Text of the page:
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Denver proposal would charge residents based on trash volume to fund weekly recycling

The smaller the trash can, the less customers would pay
Denver proposal: Charging based on trash volume could fund weekly recycling
Posted at 6:28 PM, May 05, 2022
and last updated 2022-05-05 20:28:36-04

DENVER — The majority of Denver's waste ends up in a landfill. Only a quarter is diverted through recycling and composting efforts, even though half of all the trash can be composted.

For years, residents of the City and County of Denver have asked for weekly recycling services. A new proposal could make that a reality.

Currently in Denver, recycling services are once every two weeks. Composting services run once a week, but residents must pay for those services, discouraging many from trying to compost. Eliminating compostable items from the trash stream means there would be less organic material in landfills, which creates methane, a powerful greenhouse gas.

“The faster we can get that methane out of the landfill and send that organic material to compost, the greater chance that we'll be able to see a benefit in our lifetime in reducing those greenhouse gas emissions," said Winna MacLaren of the Office of Climate Action, Sustainability, and Resiliency. “The City of Denver really tasked our office with tackling climate change, and this is one way that we know works. One way that we know is proven."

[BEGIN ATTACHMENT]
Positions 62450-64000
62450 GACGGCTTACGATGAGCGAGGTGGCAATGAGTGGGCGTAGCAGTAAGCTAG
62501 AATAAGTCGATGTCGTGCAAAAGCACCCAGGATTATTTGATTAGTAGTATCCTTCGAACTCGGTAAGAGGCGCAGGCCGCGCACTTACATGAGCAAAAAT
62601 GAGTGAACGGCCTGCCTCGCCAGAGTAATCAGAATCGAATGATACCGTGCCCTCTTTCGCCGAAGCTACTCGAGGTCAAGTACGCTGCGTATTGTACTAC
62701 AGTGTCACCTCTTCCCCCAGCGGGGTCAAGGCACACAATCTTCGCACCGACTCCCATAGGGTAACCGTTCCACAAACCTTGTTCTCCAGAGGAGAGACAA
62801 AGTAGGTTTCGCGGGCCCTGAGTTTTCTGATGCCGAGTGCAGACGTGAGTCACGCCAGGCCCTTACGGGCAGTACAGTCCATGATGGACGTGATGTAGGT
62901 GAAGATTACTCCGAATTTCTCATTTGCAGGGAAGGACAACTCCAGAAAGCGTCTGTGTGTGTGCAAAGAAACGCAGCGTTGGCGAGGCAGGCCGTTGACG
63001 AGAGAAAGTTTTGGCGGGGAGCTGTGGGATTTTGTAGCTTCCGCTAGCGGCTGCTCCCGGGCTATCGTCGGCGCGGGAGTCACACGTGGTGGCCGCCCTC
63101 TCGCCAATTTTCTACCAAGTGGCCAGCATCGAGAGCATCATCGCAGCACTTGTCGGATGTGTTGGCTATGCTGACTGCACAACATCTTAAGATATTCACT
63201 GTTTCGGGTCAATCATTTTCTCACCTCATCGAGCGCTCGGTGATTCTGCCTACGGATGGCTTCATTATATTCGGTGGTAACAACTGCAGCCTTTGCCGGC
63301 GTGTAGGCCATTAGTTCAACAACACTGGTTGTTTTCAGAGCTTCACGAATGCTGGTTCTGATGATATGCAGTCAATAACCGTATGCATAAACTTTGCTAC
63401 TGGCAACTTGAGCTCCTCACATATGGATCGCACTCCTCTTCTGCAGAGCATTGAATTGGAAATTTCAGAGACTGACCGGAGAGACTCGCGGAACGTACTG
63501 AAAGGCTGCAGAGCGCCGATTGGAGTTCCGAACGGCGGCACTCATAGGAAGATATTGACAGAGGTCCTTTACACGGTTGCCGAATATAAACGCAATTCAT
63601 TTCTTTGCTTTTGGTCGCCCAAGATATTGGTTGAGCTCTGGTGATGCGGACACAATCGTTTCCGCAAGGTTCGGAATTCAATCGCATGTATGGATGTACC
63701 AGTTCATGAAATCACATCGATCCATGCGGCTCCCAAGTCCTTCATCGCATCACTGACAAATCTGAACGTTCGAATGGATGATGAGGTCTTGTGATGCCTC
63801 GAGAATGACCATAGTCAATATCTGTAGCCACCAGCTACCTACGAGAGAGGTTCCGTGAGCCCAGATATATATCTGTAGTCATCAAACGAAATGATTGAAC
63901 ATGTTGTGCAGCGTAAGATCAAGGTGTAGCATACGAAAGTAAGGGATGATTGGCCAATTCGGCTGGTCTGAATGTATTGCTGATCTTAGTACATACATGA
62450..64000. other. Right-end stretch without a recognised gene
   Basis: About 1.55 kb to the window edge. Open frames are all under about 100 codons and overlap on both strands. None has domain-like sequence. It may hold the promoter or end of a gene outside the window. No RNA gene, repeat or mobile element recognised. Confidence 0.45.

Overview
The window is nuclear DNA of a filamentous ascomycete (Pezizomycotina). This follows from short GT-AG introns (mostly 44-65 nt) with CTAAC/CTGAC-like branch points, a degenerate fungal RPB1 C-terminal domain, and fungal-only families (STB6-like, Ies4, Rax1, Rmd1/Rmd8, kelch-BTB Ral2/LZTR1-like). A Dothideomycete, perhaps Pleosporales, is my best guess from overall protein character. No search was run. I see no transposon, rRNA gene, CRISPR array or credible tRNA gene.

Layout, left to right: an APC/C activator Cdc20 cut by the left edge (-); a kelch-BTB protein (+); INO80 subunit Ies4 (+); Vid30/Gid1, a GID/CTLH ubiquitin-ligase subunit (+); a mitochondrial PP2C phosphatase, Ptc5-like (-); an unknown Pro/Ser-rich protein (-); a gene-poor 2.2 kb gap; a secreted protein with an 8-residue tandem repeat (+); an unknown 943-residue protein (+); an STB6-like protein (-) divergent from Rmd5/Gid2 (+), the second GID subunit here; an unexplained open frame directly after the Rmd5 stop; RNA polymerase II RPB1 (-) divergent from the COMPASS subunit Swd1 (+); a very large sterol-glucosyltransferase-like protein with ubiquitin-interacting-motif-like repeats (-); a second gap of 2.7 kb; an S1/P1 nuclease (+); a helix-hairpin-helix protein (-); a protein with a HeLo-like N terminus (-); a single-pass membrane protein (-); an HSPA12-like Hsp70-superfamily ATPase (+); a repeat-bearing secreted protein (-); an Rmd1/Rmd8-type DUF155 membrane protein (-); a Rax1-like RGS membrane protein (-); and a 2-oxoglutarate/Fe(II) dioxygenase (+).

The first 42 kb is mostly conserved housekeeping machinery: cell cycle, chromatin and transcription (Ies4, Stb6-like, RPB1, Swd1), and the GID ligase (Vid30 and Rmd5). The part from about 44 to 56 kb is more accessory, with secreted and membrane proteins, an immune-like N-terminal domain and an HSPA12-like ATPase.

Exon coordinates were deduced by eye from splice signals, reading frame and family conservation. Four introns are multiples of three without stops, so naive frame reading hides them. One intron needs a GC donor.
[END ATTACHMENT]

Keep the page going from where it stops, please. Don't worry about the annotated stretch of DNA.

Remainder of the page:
The proposal would charge customers based on the size of trash can selected in order to pay for the recycling and composting services. The smaller the bin, the less the fee. The most expensive trash can would cost $21 a month, and the smallest would be $9 a month.

“You'll see around the country, there are cities that have two to three times the rates of diversion that Denver does, and one thing that they all have in common is charging for trash," said MacLaren. “There is, there is no earning money from this. The city isn't going to be making a profit. It's solely based off of the cost of service.”

Only 26 percent of Denver's waste is diverted from landfills. In comparison to other cities, Portland diverts 81 percent, Austin diverts 42 percent, and Boulder diverts 53 percent. The national average is 34 percent.

Those with the city hope this plan would increase Denver's diversion rate to 50 percent. Customers could opt out of the composting or recycling choices, but it would not change how much they pay for trash services.

Alyssia Richardson, who owns a sustainable community-based vermicomposting center, believes the proposal is a good idea. However, she wants to ensure it does not disproportionately impact marginalized communities.

“Communities of color are probably going to be hit by this the most," said Richardson. “It can have some adverse effects when you look at different income levels and different demographics.”

MacLaren said there would be a discount for low-income households on their trash services, if this proposal were passed.

If the proposal is approved by Denver City Council, the new service and fee would go into effect by the end of this year.